After receiving a tour of Martha Rose’s latest project, City Cabins, we went to meet with Terry Phalen, who is the founder of living Shelter Design, a small architectural firm. Terry is a licensed architect but she got her license not by going through an architectural program but by apprenticing with architects and then taking the licensing exam. This is something that can only been done in some states, Washington being one of them, and an architectural license obtained in this way is also only recognized in certain states. As I learned about Terry’s alternative path to becoming an architect I also found out that another possible way to become an architect is to do a 2 to 3 year master’s program rather than go through the usual five year programs. These were all interesting alternatives that I will keep in mind for myself if I find that a license or degree in architecture is something that I want. But it was also interesting sitting at a table with Terry and Penny and hearing from both of them that hands on building experience is not something that most architects have and both of them seemed to agree that an architectural degree or license may not be necessary for the kind of work that I want to do. They also pointed out that with an architect’s license comes increased liability and responsibility, so in some ways less freedom to be creative or take small risks. Its like being a doctor; once you have an MD you are also liable for malpractice and expected to deliver a certain quality of care.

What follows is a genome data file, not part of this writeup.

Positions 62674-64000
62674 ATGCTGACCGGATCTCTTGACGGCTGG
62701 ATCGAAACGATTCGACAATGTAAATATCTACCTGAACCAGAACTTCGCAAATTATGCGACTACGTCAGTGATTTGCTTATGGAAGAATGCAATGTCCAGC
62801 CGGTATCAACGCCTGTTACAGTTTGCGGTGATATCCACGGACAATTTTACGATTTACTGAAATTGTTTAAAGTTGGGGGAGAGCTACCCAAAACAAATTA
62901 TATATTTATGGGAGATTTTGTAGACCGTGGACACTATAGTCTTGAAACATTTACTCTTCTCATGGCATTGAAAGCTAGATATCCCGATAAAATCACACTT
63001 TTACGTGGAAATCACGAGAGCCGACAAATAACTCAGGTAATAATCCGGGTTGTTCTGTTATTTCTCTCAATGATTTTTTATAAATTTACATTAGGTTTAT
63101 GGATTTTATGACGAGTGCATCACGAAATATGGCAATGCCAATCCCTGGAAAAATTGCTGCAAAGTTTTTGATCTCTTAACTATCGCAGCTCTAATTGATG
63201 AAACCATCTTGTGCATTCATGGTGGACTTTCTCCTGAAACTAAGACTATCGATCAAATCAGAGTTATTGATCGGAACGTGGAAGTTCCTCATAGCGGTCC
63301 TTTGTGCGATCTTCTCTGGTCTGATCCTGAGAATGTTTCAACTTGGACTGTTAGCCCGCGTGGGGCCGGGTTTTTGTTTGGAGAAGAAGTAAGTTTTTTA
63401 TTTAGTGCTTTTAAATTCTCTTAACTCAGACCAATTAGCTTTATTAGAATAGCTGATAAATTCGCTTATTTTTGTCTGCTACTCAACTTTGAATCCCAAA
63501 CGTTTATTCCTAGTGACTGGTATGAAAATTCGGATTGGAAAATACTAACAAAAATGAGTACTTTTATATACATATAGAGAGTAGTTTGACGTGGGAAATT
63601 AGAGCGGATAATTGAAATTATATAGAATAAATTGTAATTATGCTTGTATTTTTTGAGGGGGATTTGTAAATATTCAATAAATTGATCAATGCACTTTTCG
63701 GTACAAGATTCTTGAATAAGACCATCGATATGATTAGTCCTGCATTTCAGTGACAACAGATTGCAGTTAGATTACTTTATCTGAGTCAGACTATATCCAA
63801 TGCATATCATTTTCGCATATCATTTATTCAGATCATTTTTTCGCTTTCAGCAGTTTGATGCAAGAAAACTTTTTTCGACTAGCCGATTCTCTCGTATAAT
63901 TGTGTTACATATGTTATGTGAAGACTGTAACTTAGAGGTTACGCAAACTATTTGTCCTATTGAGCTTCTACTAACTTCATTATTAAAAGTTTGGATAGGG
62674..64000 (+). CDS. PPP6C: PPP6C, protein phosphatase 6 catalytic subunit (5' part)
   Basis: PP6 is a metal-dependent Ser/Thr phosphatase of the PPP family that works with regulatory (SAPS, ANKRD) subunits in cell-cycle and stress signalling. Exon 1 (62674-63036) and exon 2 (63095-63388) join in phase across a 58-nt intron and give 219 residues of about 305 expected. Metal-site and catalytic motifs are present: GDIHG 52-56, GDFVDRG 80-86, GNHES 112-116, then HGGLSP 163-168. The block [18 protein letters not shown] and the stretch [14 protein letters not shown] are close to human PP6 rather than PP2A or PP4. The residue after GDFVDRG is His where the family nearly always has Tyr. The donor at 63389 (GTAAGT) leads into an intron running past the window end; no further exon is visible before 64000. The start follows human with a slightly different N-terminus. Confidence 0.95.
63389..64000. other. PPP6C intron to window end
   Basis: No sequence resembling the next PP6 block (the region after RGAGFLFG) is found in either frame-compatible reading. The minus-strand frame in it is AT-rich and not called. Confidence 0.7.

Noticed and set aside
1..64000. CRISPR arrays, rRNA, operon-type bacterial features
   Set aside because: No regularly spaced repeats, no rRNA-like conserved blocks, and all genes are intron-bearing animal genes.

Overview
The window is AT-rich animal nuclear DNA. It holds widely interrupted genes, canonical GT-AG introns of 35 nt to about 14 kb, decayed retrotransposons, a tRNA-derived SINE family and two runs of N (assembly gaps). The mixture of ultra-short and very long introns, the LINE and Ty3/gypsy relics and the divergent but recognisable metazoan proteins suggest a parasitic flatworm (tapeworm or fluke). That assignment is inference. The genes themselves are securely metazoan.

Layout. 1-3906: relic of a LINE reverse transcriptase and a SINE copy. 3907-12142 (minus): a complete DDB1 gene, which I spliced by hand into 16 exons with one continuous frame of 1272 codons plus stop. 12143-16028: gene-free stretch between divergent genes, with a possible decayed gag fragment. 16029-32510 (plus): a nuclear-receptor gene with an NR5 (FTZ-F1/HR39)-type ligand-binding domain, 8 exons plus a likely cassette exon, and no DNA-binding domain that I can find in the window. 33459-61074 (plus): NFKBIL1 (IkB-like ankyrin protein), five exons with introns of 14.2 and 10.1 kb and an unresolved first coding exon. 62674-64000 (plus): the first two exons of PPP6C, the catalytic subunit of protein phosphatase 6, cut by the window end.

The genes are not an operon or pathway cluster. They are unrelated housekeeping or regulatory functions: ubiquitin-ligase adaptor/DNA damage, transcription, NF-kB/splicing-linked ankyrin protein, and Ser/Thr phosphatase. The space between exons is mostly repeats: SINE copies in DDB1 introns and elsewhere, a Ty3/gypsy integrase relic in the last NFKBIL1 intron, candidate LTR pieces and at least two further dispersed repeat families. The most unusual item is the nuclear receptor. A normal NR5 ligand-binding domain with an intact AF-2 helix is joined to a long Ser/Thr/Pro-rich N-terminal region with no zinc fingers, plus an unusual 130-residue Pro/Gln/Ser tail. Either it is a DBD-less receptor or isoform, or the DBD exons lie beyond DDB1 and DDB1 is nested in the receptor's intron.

The finale of our day was meeting Sam, a friend of Penny’s that I knew from way back in Boston and getting a tour of Sam’s kung fu teacher’s place. Johann, Sam’s kung fu teacher, has a sweet set up on a piece of land that he has been working on for years. He has created a maize through an edible forest garden that he has been growing for over 15 years! In this maize he has many different species of bamboo, fruiting trees, and little boardwalks, to name just a few things. His land also had lots of out buildings that demonstrated creative ways to build alternatively but still to code, including a yurt, a beautiful little “god house,” which is basically a little temple, and and kung fu training room with a rope ladder up to a second floor!
For now, I think continuing to gain hands on building skills through apprentice like programs is what interests me most. Two “schools” that I have bookmarked in my mind as possibilities for my future are Yestermorrow, and the Earthship Biotecture Academy.
Yestermorrow especially intrigues me. It is a design and build school in Vermont that offers over 15o different hands on courses and a range of options for how one can enroll, from taking individual courses that range from a day to 2 or more weeks long when one has time and money to do so, or doing a certificate or semester program, or interning and obtaining a certain amount of class hours for free in exchange for “work,” which really sounds in itself like a hugely educational experience.
So there are my highlights from my last week in Seattle with Penny. It’s amazing how much you can learn without actually being in school when you have a little bit of time on your hands and the freedom to follow your own interests.